Have you experienced a catheter-associated UTI recently? Looking for a healthier option that gets you out of the hospital and back out in the world living life to the fullest? See if Men’s Liberty could work for you!

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Topics: urinary management, doctors visit, hospital errors, urinary tract infections, nursing, hospital acquired infections

Is Your Hospital Trying to Kill You? Reduce CAUTI with Men's Liberty

Posted by Sarah Woodward

Oct 1, 2012 4:54:00 PM

Inflammatory headline? Yes.

True?  Sadly... also yes.

Scary fact of the week: "Medical errors kill enough people to fill four jumbo jets a week," according to a recent article in the Wall Street Journal by Dr Marty Makary, a surgeon at Johns Hopkins Hospital.

Not scared yet? Try this one on for size - "Roughly a quarter of all hospital patients will be harmed by a medical error of some kind. If medical errors were a disease, they would be the sixth leading cause of death in America - just behind accidents and ahead of Alzheimer's disease." That's an estimated 98,000 preventable deaths a year1.

 Hospital staff - Men's Liberty

According to a recent study by David Classen published in Health Affairs, the most common adverse events are medication errors, followed by surgical errors, procedure errors, and hospital acquired infections2. The bit that really sticks out to me is hospital acquired infections because these include pressure ulcers and catheter associated urinary tract infections (CAUTI). CAUTIs account for 40% of all hospital acquired infections3. They are the single most common hospital acquired infection in US hospitals today and costs over $2 billion in additional healthcare costs each year4.

CAUTI are predominantly caused in the overuse of indwelling urinary catheters among hospital patients5. Some indwelling catheters are medically necessary, others are there for the nurses convenience and others are only necessary for a portion of the patients stay (such as when they are under anesthesia) but are left in for longer than medically necessary. In 2010, the Centers for Disease Control estimated that more than 560,000 hospital acquired UTIs occur each year and cause over 13,000 attributable deaths annually6.

 CDC report on CAUTI

Pressure Ulcers are caused by sustained pressure against the skin that prevents an adequate supply of blood from getting to the skin and underlying tissues. This problem is exacerbated by people's skin being compromised by constant exposure to moisture (what happens when they are forced to wear diapers for incontinence). Pressure ulcers are avoidable and cost the healthcare system $11 billion each year7. I won't subject you to any pictures of pressure ulcers here but if you're curious, google it. It's nauseating.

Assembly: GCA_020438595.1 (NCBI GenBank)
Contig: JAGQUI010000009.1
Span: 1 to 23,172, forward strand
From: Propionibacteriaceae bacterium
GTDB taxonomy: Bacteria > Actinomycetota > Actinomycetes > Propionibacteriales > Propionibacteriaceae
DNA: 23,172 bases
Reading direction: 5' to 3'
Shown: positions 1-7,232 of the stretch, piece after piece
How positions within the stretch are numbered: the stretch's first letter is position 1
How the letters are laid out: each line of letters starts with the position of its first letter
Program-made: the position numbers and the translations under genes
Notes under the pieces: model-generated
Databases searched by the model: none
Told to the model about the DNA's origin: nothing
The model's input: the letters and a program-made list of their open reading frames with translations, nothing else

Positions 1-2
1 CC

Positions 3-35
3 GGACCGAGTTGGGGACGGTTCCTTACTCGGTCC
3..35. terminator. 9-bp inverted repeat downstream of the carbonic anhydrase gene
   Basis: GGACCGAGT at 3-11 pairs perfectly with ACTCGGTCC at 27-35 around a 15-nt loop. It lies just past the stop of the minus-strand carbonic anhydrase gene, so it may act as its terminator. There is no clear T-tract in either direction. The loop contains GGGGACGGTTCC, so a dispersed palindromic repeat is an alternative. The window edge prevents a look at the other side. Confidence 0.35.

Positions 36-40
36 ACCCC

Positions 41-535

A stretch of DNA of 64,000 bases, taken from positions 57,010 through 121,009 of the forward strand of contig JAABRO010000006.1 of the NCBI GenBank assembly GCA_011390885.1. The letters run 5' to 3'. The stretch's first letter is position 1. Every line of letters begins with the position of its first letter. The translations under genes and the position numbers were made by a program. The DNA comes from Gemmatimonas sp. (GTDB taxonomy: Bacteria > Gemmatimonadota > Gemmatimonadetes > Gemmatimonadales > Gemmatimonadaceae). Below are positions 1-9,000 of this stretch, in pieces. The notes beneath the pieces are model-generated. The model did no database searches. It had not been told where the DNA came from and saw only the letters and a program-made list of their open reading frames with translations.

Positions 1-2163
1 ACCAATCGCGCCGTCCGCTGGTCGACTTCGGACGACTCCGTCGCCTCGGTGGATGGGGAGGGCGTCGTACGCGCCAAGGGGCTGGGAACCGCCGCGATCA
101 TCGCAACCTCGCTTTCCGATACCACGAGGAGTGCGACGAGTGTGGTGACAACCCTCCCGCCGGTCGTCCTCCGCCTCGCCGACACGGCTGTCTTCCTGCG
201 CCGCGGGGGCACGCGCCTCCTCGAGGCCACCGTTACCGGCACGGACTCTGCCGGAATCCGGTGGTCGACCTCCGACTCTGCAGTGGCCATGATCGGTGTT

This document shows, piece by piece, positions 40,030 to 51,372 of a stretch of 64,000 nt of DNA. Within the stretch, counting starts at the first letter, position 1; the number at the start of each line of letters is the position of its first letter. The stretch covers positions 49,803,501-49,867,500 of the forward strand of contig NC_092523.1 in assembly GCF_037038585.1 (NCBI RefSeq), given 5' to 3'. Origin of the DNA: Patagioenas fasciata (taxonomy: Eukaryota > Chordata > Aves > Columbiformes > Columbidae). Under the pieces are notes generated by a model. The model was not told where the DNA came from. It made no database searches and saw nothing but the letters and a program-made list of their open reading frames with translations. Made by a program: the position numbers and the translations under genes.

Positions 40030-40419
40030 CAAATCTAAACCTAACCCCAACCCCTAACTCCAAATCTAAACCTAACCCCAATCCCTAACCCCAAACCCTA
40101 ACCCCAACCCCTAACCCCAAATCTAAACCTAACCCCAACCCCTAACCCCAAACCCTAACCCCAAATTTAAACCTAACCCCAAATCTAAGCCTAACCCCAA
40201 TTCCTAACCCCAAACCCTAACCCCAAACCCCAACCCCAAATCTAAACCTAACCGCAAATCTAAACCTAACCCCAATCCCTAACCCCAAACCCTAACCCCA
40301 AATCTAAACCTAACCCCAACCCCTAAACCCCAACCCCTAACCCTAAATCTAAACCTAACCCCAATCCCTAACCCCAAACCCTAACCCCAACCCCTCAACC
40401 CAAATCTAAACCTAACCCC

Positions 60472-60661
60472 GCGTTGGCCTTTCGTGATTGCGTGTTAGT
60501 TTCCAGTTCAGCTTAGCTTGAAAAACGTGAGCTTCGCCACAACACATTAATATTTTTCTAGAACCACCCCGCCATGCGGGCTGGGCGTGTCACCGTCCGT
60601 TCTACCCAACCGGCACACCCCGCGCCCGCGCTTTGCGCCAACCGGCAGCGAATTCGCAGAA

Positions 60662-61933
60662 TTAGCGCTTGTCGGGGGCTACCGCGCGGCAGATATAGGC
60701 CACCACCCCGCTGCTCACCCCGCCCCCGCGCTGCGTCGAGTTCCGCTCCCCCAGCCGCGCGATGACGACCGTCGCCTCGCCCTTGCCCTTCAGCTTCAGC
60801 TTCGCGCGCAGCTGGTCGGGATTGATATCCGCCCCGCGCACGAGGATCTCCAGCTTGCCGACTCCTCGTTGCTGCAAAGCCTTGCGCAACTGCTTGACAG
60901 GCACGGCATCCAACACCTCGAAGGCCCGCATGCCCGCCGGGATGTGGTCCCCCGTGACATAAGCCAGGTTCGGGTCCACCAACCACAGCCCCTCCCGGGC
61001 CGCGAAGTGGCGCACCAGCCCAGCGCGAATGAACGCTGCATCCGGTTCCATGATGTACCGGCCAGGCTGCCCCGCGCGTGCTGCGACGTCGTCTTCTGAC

But at the end of the day, what does all this mean for you?

It means that it is entirely possible to go into the hospital for a relatively minor procedure and be released worse off than when you went in. Surely that is something we can change. For example, we can eliminate medically unnecessary indwelling catheters. Sounds simple, right? We've tried. Men's Liberty is a healthier alternative that can replace medically necessary Foley catheters. With over one million units sold, there hasn't been a single reportable adverse event caused by the device including urinary tract infections or skin injuries.

 Mens Liberty

This one change could save facilities billions and lower their infection rates. But they won't do it because the product costs slightly more up front. Product purchases and complication costs are paid out of two different pots of money within the hospital so purchasing managers see no financial benefit to them. That's a HUGE problem.

Dr Makary listed five action points for decreasing medical errors -online dashboards, safety culture scores, cameras, open notes and no more gagging - but I have one more to add. Hospitals should have at least one high ranking individual responsible for taking a broader view, to look at how small changes in one area could pay dividends elsewhere and guides decision making accordingly. Controlling healthcare costs in the long term means looking at the forest, rather than the trees.


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  1. To Err is Human: Building a Safer Healthcare System, published by the Institute of Medicine, November 1999, See online: http://www.iom.edu/~/media/Files/Report%20Files/1999/To-Err-is-Human/To%20Err%20is%20Human%201999%20%20report%20brief.pdf
  2. Classen, David, "Medical errors in the USA: human or systemic?," The Lancet, Volume 377, Issue 9774, Page 1289, 16 April 2011. View online: http://www.thelancet.com/journals/lancet/article/PIIS0140-6736%2811%2960520-5/fulltext?rss=yes
  3. Kunin, Calvin M., "Nosocomial Urinary Tract Infections and the Indwelling Catheter: What is New and What is True?" Chest 2001; 120: 10-12.
  4. Calculated from TMIT-APIC Healthcare Associated Infections Cost Calculator. Available online at: http://www.apic.org/Content/NavigationMenu/PracticeGuidance/GuidelinesStandards/Cost_Calculators.htm.
  5. Munasinge, Rijika L. et al., "Appropriateness of Use of Indwelling Urinary Catheters in Patients Admitted to the Medical Service," Infection Control and Hospital Epidemiology, October 2001; Vol 22, No. 10: 647-649
  6. Gould, Carolyn, "Catheter-associated urinary tract infections (CAUTI) toolkit" Centers for Disease Control and Prevention, Available at: http://www.cdc.gov/HAI/pdfs/toolkits/CAUTItooklit_3_10.pdf
  7. Reddy, M., Sudeep, G., Rochon, P., "Preventing Pressure Ulcers: A Systematic Review," Journal of the American Medical Association, 2006; l296: 974-984.

Topics: bladder control, external catheter for men, hospital errors